That’s why the PM and the opposition parties should go beyond electoral politics and reflect on how to deal with the coming evolving pattern, where traditional political structures are breaking up, liquefying political systems, where people are becoming more important than parties, and positioning seems more relevant than policies. So, we say that unless trust is restored in political parties, unless there is more reflection on the tools that our democracies use, we believe the country will sail in the wrong direction.
Into disgrace … and chaos, that is.
Dear readers, we are moving towards a new era of government, where technological innovations and changes in society’s fabric create new channels to form people’s will and demands. All around the world established systems of government are more and more questioned. Elections, in their current form, are increasingly failing to convert the collective will of the people into governments and policies.
The problem is not Democracy. Voting is the problem. Where is the rational voice of the people in all this? Where do citizens obtain the best possible information, engage with each other and decide collectively upon their future? Where do citizens get a chance to shape the fate of their communities? Not in the voting booth, for sure.
To make a long story short, here in Ethiopia we need institutions that minimize not exaggerate our differences, and lock our representatives into rigid ideological camps. There was recently a rather trendy suggestion to redefine the traditional culture of ‘Opposition” politics, where government confronts opposition parties, by a rather less adversarial culture using the Amharic term “Tefokakari” translated as “Competitor”, not much of a difference there… Perhaps the right culture to adopt would have been ‘Consenciational [?]’ or “Tewaway” or “Tebabari” which many coalition groups in many parts of the world appear to embody: a culture of governing together.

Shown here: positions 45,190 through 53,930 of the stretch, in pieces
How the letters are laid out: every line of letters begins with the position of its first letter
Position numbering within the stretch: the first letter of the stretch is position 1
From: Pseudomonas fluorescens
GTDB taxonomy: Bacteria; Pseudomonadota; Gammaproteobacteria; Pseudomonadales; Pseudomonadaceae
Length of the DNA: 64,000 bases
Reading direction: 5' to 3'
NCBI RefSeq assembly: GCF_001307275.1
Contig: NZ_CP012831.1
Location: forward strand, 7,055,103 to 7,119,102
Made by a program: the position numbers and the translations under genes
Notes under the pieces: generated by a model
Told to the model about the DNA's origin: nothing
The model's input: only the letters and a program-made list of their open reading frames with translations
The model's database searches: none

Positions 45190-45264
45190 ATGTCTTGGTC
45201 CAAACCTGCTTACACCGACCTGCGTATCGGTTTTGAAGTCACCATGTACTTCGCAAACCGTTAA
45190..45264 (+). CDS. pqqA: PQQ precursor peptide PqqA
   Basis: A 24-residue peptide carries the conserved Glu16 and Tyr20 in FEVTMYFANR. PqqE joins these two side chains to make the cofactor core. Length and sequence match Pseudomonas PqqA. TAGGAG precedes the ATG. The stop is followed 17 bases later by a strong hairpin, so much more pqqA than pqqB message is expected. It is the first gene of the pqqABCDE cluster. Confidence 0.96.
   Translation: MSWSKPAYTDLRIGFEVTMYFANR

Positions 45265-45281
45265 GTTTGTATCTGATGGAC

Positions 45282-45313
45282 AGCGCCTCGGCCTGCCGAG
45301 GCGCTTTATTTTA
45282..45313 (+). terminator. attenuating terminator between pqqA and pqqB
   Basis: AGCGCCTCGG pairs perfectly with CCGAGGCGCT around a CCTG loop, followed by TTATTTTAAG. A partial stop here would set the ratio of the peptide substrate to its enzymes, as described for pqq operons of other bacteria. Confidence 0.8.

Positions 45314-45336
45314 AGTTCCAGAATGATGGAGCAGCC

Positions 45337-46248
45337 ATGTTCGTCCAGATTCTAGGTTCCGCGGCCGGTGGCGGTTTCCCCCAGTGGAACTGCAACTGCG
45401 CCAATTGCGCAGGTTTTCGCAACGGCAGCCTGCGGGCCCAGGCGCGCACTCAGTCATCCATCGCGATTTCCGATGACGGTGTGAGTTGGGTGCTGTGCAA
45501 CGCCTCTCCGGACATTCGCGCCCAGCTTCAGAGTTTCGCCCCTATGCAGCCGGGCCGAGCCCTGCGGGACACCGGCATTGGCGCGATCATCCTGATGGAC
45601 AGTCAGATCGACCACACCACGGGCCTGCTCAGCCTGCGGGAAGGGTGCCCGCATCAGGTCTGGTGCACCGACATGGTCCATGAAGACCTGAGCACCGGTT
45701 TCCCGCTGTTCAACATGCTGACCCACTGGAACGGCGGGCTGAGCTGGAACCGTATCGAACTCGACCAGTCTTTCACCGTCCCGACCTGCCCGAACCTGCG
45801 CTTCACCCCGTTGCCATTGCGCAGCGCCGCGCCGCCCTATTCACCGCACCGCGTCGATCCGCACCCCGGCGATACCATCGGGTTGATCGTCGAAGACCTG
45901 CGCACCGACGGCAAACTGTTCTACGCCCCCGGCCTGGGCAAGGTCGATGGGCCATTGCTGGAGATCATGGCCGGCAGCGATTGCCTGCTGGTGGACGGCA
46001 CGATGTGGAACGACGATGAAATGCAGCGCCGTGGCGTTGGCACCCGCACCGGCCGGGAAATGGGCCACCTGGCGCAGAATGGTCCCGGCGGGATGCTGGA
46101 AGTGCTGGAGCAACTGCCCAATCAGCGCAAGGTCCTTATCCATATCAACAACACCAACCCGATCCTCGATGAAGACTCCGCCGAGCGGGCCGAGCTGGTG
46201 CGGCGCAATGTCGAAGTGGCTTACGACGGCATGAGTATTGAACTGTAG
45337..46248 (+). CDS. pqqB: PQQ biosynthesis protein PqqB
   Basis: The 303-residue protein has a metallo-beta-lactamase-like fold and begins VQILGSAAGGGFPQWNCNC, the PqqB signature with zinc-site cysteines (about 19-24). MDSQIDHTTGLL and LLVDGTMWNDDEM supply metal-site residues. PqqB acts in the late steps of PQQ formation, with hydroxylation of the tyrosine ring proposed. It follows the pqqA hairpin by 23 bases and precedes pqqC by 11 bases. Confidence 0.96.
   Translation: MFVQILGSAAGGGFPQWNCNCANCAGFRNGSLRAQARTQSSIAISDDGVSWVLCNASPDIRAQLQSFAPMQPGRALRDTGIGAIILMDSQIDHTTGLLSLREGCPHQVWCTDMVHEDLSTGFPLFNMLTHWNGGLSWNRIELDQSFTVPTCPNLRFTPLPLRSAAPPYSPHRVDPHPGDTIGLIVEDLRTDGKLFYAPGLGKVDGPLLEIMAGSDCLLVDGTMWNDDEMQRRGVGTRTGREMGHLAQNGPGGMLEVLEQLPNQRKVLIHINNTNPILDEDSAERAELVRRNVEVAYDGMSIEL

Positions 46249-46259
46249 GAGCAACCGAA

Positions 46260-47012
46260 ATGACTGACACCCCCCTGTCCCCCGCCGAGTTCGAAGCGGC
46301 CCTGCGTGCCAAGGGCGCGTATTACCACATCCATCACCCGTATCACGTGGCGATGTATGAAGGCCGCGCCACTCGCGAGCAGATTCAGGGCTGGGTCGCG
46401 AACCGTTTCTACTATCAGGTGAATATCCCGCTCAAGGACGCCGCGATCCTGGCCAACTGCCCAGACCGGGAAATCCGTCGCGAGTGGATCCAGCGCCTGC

If we’re building a new Ethiopia, if we’re constructing tomorrow’s Ethiopia, our political institutions have to be updated to promote effective deliberation of issues and selfless identification with the national interest. We need to stop reducing democracy to voting, we need to change procedures, we need to avoid political turmoil and instability by rejecting what are now arcane features of western democracy.
The system of delegation to an elected representative may have been necessary in the past – when communication was slow and information was limited – but today technology has completely revolutionized the way citizens interact with each other. Even in the 18th century, Jean-Jacques Rousseau had already observed that elections alone were no guarantee of liberty: “The people of England deceive themselves when they fancy they are free; they are so, in fact, only during the election of members of parliament: for, as soon as a new one is elected, they are again in chains, and are nothing.”
No one can say with confidence whether the coming election will be any different. But at least the PM has issued a challenge to his fellow political adversaries to come forward with ideas to manage Ethiopia’s diversity!
Feel free to contribute.
By Kebour Ghenna